August 30, 2012

Going Beyond What We Know.

“In the sky, there is no distinction of east and west; people create distinctions out of their own minds and then believe them to be true.” ~  Buddha

As we begin to view the path, we realize that things are indeed out of our control and that what comes, does so in a way that reflects the natural, shifting flow of life.

In meditation, wisdom and insight appear of their own accord, without a “how” or a “why” attached to them. A series of feelings and images settles. There is more space around the things that enter into and step out of our lives. Internally, things begin to shift and we open up to dimensions of being that we could not have understood or experienced before. It’s not that life is changing on an external level, but rather, I—you—we, are changing ourselves. We are going into a region that is beyond knowing.[1]

I remember beginning to let go of who I thought I was in meditation, and having a sense of spaciousness permeate my daily experience: during strolls around the park, while jumping into the Pacific Ocean, in walking miles and miles through snow-capped mountains and down long ridges. It was as if a barrier had been lifted between the world and me, and there was a sudden meeting of sorts between the two of us. I could feel the calm spaciousness reverberating through the last streaks of sunlight on a warm evening, or out of the palm of a waving hand, and these instances had an effect on my opening.

Putting down my mind, there wasn’t anything to know in those moments. I had nothing to guard against or to believe in, and I began to feel a sense of freedom that came with the territory of letting go of knowing, of my opinions, and judgments.[2] These experiences laid a foundation for me to expand outwards, to bring a sense of openness into the sticky arena of family disputes, critiques, successes, and failures.

With practice, I found it interesting to enter into realms I deemed uncomfortable, being okay with the fact that I was uncomfortable, and that everything was perfect the way it was. There wasn’t any reason for it to be un-perfect, other than the observation that my mind did not approve, and that I was fighting against the inevitable moment. I noticed how I would think up ways to get out of a situation or to react defensively, but when I didn’t know, I saw the comedy behind such cyclical behavior. In not knowing who I was or how or why things were, there was a weightlessness that allowed me to flow with the moment and greet the world intimately.

“Sickness and medicine correspond to each other. The whole world is medicine. What am I?   ~ Zen Master Yunmen

What am I? It seemed that my knowing, my trying to have an idea about how things should be, was the very barrier or affliction that prevented me from experiencing an inherent sense of connection to what is.

The notion of knowing twists into more complex emotional realms, into what we force, rationalize, and falsely support. I often found myself being “okay” with moments that weren’t okay for me. I would don social masks or force something without deeply accepting it. I would pretend to know. There was some rigidity in these moments and I could feel it in my body.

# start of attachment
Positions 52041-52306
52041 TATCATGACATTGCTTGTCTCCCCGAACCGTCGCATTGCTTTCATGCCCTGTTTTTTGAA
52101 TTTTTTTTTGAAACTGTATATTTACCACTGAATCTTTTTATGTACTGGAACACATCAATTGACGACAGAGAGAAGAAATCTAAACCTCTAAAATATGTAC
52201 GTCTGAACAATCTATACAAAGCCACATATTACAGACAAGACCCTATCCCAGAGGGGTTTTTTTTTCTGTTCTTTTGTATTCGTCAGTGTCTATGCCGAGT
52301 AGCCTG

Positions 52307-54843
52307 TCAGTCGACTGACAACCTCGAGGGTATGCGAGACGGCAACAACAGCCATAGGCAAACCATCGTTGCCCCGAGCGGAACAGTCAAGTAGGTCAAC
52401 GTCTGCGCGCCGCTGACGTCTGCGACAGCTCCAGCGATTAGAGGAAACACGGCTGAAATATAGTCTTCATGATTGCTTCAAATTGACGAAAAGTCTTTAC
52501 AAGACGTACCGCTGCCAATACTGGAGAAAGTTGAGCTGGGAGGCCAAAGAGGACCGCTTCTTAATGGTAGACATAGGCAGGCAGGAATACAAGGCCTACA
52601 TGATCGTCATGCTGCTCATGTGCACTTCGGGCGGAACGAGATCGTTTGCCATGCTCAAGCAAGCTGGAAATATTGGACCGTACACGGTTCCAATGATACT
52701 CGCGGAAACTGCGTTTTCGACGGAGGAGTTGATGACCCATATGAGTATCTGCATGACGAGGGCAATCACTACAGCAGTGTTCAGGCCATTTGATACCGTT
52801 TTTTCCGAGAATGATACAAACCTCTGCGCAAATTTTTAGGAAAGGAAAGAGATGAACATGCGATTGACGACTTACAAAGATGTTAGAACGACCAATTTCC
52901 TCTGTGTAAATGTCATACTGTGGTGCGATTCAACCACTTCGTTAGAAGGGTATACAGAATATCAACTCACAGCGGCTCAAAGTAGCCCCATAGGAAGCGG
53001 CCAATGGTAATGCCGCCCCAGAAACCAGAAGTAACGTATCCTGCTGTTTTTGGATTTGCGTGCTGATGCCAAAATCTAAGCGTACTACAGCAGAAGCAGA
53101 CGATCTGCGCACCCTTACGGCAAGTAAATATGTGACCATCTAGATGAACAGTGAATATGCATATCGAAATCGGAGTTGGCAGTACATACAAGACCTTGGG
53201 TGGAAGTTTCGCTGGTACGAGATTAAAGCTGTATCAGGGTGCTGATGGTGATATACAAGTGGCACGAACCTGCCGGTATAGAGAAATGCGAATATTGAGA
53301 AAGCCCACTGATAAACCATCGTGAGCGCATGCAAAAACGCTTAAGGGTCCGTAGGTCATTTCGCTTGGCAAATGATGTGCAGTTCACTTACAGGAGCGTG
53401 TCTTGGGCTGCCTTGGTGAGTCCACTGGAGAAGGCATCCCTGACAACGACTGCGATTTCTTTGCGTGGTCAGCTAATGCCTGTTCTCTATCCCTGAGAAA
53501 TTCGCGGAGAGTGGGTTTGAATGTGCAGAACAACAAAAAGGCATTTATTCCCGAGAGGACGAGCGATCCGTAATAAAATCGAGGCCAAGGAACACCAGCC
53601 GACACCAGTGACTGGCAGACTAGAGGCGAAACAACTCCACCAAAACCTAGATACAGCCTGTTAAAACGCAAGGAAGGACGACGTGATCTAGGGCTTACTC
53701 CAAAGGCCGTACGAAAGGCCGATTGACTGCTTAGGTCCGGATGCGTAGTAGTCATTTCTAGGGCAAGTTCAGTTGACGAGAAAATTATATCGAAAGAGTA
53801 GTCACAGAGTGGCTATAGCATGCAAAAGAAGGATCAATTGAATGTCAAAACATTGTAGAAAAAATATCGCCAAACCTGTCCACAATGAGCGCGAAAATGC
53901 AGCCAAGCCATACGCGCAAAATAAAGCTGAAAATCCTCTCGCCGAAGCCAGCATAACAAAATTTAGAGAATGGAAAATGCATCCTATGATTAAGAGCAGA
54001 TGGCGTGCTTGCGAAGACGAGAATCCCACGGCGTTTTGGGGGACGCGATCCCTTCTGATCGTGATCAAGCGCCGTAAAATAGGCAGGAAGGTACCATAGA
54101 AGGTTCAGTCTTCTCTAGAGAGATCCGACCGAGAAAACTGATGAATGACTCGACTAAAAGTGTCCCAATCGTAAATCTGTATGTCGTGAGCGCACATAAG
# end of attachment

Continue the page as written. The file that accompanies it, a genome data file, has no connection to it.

When I brought Bodhidharma’s “I don’t know” into these moments, I found that I had been suppressing a great deal of pain, pretending that things were “fine,” to conform with what I thought was bearable and necessary. This is the same fundamental logic that keeps lovers locked in physically abusive relationships, children tight-lipped over past incidents, and religious fanatics’ congealed and hardened opinions unshaken.

This way of thinking manifested itself in my created world. What I knew and how I thought the world should be, fed a perpetual state of conflict between reality and my little view of the world. Practicing not knowing and acceptance of the present might remove this subtle conflict within the mind and allow it to expand into this.

Not knowing then isn’t rigid and intellectually based on one side or languid and blasé on the other because there are no sides or distinctions. All that is left is this moment as it is.[3] Spiritually, going beyond knowing is openness that forgets it is even open—it is just empty space. Learning how to bring this natural, accepting behavior into our daily lives is a key element for our path.

Here are some basic points to remember throughout the day. These principles bring us back to being. And to be, means to go beyond the known, the confines of the ego—to see the mental cages we create.

The goal: Consciousness – touching the inner Self & thus, no-goal

The Way: turning in, witnessing

The teachers: Buddha, the Masters, and many others

The ultimate truths: You are the way. Follow intently but then let go.

Getting in touch with, or embodying the Self, through turning in, has much less to do with the small mind than what lies beneath it. We are working on uncovering our Selves. We are the goal, and at the same time, we are the path. They are one in the same and the steps above, at some point, fold into each other. The process, walking the path, means transcending the mind.

There isn’t an intellectual blueprint that involves trying or striving, but a natural one grounded in letting go.[4] This seems slightly counter-intuitive, and it is. We are getting in touch with our true nature—what is already present and constant—our essence. Our nature, pure being, requires getting down to the basics, that which feels simple, peaceful, balanced, and leads to “oneness.” Essentially, what is already right here.

 “Look, and it can’t be seen. Listen, and it can’t be heard… You can’t know it, but you can be it, at ease in your own life. Just realize where you come from: this is the essence of wisdom.”      ~ Tao te Ching


Editor: Kate Bartolotta

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